Indubitably, Santiago is the quintessential Hemingway code hero. The author himself has defined this hero:
a man who lives correctly, following the ideals of honor, courage and endurance in a world that is sometimes chaotic, often stressful, and always painful.
The distinction of Santiago from other Hemingway code heroes is that he has already attained his status of hero from the beginning of the narrative. So, rather than becoming a hero, Santiago becomes the paradigm by which others can be measured.
- Grace under pressure
Santiago exhibits "grace under pressure" from the beginning, exhibiting honor, courage and endurance. He is an honorable fisherman, although he has not caught a fish in eighty-four days. He does not complain; instead, he talks to the boy about his hero, Joe DiMaggio, who endures terrible pain as he plays baseball with heel spurs. He still has "faith" and does not complain about his poverty. When the boy offers to get him four fresh fish, Santiago asks only for one.
His hope and conficenccce had never gone. But now they were freshening as when the breeze rises....He was too simple to wonder when he had attained humility. But he knew he had attained it and he knew it was not disgraceful and it carried no loss of true pride.
Of course, while he is in his boat for days catching the great fish and struggling against his exhaustion, age, the elements and the sharks, Santiago always thinks about what he is doing, and he exhibits tremendous courage and endurance as he argues against his pain. For instance, when his body begins to feel the strain of trying to capture the marlin, he thinks,
My hand is only cut a little and the cramp is gone from the other. My legs are all right. Also now I have gained on him in the question of sustenance.
He honorably respects the fish; he knows he has gone out too far, past the boundaries that fish have set for man: "The fish is my friend, too." In awe of the dignity of the fish, Santiago remembers how a female fish that he once caught had a mate that followed it for a long time, finally jumping into the air where it could see the dead female in the boat. Then, it went deep into the water and was gone.
- An individual who is free-willed
Santiago lives his llfe as a fisherman; even though he has failed on eighty-four days, he does not talk of his failure, he does not quit. He constantly repeats his process of going out in his boat each new day as he attempts to prove himself until the untimate defeat.
On the day that he does catch a fish, Santiago faces the challenges before him freely and bravely by himself because he knows that in order to regain his pride, he must act alone. So, he fights the great fish in what may be a losing battle. And, despite losing all its meat to the sharks, Santiago returns with proof of his catch and attains fulfillment as he underscores again his manhood. This is why he dreams that night of the lions.
- The true measure is how death is faced
Although Santiago loses the battle, he certainly has proven himself as a fisherman and a man of courage and strength to have gone out so far and caught such a big fish with only his hands. Bravely, he has done all this, and bravely he has faced death. In the end, as Santiago dreams of the lions, it is evident that he is not defeated in mind, even though he has greatly injured his old body as something in his chest "was broken."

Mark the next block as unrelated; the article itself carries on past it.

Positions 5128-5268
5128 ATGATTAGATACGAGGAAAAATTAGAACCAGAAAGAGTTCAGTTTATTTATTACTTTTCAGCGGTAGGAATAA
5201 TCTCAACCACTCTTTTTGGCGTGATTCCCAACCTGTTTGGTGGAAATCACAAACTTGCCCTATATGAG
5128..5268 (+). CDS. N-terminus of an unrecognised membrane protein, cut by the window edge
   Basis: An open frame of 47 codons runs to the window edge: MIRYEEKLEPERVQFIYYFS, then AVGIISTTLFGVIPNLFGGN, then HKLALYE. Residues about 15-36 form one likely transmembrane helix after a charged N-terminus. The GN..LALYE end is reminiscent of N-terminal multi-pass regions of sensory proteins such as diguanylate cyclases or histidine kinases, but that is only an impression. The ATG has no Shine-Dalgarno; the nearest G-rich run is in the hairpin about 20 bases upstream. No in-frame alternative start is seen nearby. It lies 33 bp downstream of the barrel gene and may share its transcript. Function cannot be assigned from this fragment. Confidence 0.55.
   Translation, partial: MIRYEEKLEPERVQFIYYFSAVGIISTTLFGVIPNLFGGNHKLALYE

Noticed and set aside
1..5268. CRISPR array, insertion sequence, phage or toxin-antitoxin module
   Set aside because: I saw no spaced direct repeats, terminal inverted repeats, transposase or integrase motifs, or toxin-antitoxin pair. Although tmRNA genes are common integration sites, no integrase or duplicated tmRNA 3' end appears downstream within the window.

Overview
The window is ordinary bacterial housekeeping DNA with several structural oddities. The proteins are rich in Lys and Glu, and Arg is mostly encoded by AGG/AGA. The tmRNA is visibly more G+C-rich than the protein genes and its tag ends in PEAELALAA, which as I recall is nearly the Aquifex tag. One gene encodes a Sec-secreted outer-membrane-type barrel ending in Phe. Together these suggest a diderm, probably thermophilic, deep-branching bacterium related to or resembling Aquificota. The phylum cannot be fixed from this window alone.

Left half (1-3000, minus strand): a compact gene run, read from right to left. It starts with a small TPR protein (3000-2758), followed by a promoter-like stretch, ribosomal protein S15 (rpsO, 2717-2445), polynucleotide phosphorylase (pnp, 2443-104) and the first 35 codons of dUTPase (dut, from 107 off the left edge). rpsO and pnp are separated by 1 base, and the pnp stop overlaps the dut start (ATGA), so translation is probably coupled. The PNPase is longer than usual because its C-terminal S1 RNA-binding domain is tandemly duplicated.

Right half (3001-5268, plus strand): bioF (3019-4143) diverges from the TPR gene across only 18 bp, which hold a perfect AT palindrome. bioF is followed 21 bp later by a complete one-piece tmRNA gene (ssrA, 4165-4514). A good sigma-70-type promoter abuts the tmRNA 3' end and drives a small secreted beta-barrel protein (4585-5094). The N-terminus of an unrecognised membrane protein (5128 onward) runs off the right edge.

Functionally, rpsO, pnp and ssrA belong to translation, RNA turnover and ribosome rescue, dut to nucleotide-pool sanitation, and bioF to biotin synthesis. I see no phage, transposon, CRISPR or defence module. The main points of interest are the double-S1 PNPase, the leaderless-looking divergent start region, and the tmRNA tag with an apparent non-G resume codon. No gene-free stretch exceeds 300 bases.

Defining a character as a hero depends upon an individual reader's definition of what a hero is. One could apply Aristotle's definition of a tragic hero to Santiago (of Ernest Hemingway's The Old Man and the Sea). Another may define Santiago as a hero based upon how the community reacts to the skeleton of the marlin. Still others may not define Santiago as a hero at all.
If applying Aristotle's definition of a tragic hero, one may define Santiago as a hero based upon his hamartia (tragic flaw) of hubris (extreme pride). His pride forces him to travel farther than any of the other fishermen in his village. Although Santiago succeeds at landing a prize-worthy marlin (one which measures 18 feet), he fails at bringing the marlin back to the docks. Instead, he returns with a skeleton and badly damaged hands (the necessity of a fisherman). His pride has forced him to this point.
A hero tends to be based upon the characteristics a society desires. This idea is seen in the Anglo-Saxon's epic hero. If one were to apply this concept to Santiago, it could be supported that he is a hero. Santiago is praised for his catch, and other fisherman gather around this enormous "fish." The fishing society would exalt Santiago as a hero.
Other readers may not believe that Santiago is a hero at all. A "true" hero would have fought off the sharks and brought the marlin in to the pier. By failing to bring in the giant marlin, Santiago has failed.
Essentially, defining him as a hero is left to the individual reader. Each reader will examine the text and find support regarding Santiago's heroic status (or lack of). It simply depends upon how one interprets Santiago and his marlin.